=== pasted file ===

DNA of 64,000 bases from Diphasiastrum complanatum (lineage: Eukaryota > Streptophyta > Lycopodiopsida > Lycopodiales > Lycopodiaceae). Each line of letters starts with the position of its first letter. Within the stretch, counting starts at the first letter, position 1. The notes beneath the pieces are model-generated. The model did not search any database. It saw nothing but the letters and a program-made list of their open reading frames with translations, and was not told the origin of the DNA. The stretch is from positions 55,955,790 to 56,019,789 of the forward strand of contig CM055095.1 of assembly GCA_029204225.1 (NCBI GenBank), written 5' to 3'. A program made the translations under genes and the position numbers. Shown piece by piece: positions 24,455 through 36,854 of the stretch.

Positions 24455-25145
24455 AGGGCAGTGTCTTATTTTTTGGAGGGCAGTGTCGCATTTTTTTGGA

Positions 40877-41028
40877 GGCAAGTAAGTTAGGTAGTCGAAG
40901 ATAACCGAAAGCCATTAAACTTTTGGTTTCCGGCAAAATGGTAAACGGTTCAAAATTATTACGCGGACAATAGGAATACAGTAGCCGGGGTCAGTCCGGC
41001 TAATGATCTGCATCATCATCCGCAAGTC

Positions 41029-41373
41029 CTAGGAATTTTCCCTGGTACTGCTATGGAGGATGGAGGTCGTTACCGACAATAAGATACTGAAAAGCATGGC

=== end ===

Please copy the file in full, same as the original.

DNA of 64,000 bases from Diphasiastrum complanatum (lineage: Eukaryota > Streptophyta > Lycopodiopsida > Lycopodiales > Lycopodiaceae). Each line of letters starts with the position of its first letter. Within the stretch, counting starts at the first letter, position 1. The notes beneath the pieces are model-generated. The model did not search any database. It saw nothing but the letters and a program-made list of their open reading frames with translations, and was not told the origin of the DNA. The stretch is from positions 55,955,790 to 56,019,789 of the forward strand of contig CM055095.1 of assembly GCA_029204225.1 (NCBI GenBank), written 5' to 3'. A program made the translations under genes and the position numbers. Shown piece by piece: positions 24,455 through 36,854 of the stretch.

Positions 24455-25145
24455 AGGGCAGTGTCTTATTTTTTGGAGGGCAGTGTCGCATTTTTTTGGA

Positions 40877-41028
40877 GGCAAGTAAGTTAGGTAGTCGAAG
40901 ATAACCGAAAGCCATTAAACTTTTGGTTTCCGGCAAAATGGTAAACGGTTCAAAATTATTACGCGGACAATAGGAATACAGTAGCCGGGGTCAGTCCGGC
41001 TAATGATCTGCATCATCATCCGCAAGTC

Positions 41029-41373
41029 CTAGGAATTTTCCCTGGTACTGCTATGGAGGATGGAGGTCGTTACCGACAATAAGATACTGAAAAGCATGGC